The death penalty has fallen into disfavor in recent years.  But what’s the long-run trend?  I’ve intermittently wondered about this for over a decade.  Last night, I finally decided to check.

I found a time series of total U.S. executions from 1608-2002 here, broken down (roughly) by quarter-century.  I found a time series for long-run population here.  The numbers are irregular during the early centuries, with decennial censuses since 1790. 

Since the periods for the two series don’t perfectly match, I just use the population numbers closest to the final year of each quarter-century of executions.  For example, 1650-1674 had 49 executions, and the year closest to 1674 for which population data is available is 1670 (when population was 111,900).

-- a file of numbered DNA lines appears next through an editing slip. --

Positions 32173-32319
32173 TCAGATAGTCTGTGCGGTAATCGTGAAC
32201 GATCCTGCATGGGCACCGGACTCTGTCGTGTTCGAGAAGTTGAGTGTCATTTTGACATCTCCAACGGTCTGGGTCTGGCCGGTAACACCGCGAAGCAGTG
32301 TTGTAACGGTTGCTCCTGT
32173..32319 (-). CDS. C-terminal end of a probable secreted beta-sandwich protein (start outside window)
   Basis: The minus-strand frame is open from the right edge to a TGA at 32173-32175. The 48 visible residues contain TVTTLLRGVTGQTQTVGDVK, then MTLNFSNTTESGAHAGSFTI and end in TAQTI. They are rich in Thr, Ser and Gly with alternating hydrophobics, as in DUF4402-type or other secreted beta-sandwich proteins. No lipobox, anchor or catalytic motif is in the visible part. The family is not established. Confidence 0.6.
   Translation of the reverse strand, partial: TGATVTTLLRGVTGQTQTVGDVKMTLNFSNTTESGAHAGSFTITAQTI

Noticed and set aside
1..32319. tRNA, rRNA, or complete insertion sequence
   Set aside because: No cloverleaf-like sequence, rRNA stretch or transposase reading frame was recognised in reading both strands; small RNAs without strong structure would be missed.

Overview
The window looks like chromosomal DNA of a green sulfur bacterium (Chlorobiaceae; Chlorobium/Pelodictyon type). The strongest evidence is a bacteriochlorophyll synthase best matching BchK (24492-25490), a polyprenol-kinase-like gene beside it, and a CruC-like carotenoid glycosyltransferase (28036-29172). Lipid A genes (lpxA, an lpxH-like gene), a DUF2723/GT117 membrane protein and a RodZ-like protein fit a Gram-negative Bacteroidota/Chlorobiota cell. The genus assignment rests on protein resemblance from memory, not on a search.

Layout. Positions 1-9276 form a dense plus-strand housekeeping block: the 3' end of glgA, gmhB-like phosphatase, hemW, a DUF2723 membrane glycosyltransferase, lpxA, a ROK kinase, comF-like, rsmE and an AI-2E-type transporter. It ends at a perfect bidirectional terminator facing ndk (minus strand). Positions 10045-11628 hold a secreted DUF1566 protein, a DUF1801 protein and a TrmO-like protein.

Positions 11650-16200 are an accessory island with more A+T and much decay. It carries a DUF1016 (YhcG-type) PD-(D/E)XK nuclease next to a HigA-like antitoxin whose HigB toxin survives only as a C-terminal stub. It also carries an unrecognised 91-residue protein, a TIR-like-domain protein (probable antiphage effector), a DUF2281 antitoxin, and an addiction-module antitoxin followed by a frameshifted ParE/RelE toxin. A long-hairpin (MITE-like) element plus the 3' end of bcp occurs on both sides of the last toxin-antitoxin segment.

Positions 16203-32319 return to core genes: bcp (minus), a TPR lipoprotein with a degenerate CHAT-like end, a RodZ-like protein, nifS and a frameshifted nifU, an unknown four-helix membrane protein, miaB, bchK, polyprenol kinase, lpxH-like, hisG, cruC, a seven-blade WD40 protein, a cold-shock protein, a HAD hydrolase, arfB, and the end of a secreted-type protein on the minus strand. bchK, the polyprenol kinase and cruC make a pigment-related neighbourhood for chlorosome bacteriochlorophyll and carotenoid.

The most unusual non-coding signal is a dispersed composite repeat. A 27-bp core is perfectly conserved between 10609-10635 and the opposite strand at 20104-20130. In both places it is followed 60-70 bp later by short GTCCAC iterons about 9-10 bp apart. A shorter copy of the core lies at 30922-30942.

Here’s what I found:


The decline in executions per capita is perfectly monotonic.  Since executions are aggregated over quarter centuries, the pattern isn’t utterly amazing, but I was still shocked by its consistency.  In historical perspective, capital punishment virtually disappeared over a century ago, when its incidence approached one-in-a-million per year.  “Ideas have consequences,” you say?  Perhaps, but executions were in rapid decline long before liberal opponents of the death penalty began their crusade.

I can easily imagine my graph in a Julian Simon or Steven Pinker chapter on human progress and the decline in violence.  Even though I have no philosophical objection to the death penalty, it’s hard not to interpret this 400-year pattern as a strong sign of human betterment.  Anyone care to say nay?